Samardzija, Giants Can’t Sweep Brewers

By Ben Leonard

Sorry to break it to all of you 162-0 dreamers: it’s not going to happen. 161-1 is going to happen though. Mark my word.

It’s really hard to sweep a team on the road, and the Giants came pretty close to doing it. It would have helped if Jeff Samardzija was on his game — he pitched just okay in his Giants’ debut, and so the Giants dropped the series finale to the Brewers 4-3. It’s an excuseable blemish on the future one-loss, even year World Series champions.

In a nutshell, Samardzija and the rest of the Giants’ pitching staff struggled to get hitters out and gave them too many free passes (7 walks), helping an offensively challenged team look offensively unchallenged. Slightly capable, even.

Samardzija scattered eight hits in 5.1 innings while walking three, doing well to give up just three runs. He struggled out of the windup, but tightened it up a little bit when he came out of the stretch:

“I thought I was great out of the stretch,” Samardzija said. “Made some big outs. It was just out of the windup, man, falling behind in the count, putting the leadoff runner on and just asking for a day of fighting out there when that happens.

Overall, not the $90 million performance that some might have wanted in his debut, but Giants’ manager Bruce Bochy was encouraged: “He battled well,” Bochy said. “He was off a little bit, but he found a way to keep us in the game. He left the game, it was tied. Great job on his part. Battling with men on base. Pitching well in traffic.”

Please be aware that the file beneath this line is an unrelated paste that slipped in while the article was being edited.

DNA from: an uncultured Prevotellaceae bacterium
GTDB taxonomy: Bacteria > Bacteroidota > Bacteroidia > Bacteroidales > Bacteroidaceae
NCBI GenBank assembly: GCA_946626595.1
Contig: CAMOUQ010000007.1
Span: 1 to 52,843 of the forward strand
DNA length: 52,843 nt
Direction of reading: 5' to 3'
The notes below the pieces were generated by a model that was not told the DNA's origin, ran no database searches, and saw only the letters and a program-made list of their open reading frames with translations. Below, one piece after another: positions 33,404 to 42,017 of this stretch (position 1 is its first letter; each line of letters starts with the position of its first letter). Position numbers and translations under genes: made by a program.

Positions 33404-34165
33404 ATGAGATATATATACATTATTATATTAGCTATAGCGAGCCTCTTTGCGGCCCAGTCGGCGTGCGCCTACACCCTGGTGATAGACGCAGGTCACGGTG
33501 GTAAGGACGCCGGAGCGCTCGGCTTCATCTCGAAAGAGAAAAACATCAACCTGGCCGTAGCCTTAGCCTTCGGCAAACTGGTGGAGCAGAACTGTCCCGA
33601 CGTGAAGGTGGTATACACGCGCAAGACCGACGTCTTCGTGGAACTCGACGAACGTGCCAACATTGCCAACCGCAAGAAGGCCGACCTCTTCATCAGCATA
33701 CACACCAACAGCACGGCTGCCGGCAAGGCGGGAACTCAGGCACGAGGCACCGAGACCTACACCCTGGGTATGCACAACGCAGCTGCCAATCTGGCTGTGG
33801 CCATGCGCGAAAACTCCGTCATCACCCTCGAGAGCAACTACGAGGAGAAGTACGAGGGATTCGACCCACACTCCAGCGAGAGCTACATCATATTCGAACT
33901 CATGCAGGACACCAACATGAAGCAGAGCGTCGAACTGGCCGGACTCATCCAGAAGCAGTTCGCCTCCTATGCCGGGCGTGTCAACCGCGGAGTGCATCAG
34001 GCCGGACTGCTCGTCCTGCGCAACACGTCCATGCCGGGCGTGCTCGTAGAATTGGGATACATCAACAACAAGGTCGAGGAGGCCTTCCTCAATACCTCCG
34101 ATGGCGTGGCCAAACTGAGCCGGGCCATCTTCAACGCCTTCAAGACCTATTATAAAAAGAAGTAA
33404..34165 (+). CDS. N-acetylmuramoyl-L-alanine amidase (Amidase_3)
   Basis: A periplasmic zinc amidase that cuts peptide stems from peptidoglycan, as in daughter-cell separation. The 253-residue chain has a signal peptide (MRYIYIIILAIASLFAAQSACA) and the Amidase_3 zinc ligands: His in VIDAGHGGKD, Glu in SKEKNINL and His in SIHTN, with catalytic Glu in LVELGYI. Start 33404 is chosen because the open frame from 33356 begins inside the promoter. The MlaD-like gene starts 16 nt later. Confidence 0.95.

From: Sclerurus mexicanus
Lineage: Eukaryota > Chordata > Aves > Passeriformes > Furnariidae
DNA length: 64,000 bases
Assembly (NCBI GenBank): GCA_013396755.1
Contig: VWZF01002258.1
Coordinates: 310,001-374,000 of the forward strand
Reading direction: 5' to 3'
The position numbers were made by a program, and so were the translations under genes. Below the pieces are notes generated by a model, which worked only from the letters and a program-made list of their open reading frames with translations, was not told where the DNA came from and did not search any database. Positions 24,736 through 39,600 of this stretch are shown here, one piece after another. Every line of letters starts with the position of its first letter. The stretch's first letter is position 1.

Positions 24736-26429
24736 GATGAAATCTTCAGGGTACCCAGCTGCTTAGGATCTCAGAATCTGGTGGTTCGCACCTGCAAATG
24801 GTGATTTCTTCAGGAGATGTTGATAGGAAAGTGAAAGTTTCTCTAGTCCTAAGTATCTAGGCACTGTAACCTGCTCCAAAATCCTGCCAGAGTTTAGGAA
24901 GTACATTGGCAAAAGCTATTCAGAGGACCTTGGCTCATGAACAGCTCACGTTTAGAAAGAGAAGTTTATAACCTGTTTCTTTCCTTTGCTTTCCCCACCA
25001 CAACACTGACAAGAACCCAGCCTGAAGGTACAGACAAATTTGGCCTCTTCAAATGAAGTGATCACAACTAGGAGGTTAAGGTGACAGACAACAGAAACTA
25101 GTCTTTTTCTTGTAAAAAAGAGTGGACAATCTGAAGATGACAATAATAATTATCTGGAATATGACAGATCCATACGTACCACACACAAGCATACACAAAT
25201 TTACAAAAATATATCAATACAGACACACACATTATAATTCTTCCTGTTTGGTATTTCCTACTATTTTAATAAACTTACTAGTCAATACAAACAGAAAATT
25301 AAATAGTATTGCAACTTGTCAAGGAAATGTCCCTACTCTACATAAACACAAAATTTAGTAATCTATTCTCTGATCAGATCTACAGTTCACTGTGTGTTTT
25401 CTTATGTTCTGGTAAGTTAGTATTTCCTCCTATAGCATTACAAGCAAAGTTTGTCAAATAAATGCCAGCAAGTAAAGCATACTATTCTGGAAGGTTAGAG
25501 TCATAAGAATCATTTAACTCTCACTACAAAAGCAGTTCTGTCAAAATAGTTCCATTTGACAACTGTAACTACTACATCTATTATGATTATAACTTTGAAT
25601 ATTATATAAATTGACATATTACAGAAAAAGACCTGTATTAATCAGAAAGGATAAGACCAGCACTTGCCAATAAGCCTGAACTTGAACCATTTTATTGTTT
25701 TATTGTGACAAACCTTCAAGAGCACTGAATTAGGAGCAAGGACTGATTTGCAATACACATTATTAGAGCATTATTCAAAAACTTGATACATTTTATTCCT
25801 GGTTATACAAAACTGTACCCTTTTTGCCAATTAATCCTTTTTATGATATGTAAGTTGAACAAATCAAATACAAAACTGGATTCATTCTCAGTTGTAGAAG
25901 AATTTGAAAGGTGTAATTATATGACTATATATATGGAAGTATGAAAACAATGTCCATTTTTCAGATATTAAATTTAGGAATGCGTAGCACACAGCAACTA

Samardzija gave up RBI singles to Ryan Braun and Domingo Santana in the first and second innings, respectively, and then a homer to Chris Carter in the third. Carter also plated the decisive run in the seventh on a sacrifice fly, Scootering little Gennett in from third to break a 3-3 tie.

Despite not getting any hits, Buster Posey knocked in two of the Giants’ three runs, although only one counted as an RBI because baseball. He had a non-RBI groundout in the first that did in fact bat in a run, and a sacrifice fly in the sixth. In other news, Matt Duffy is now in the lead in the tortoise home run race with Joe Panik after a hitting his second homer of the year, a solo shot in the second off Milwaukee starter Taylor Jungmann, who became the only pitcher who will ever earn a win against the 2016 Giants. Oh wait, that’s Tyler Thornburg, because baseball.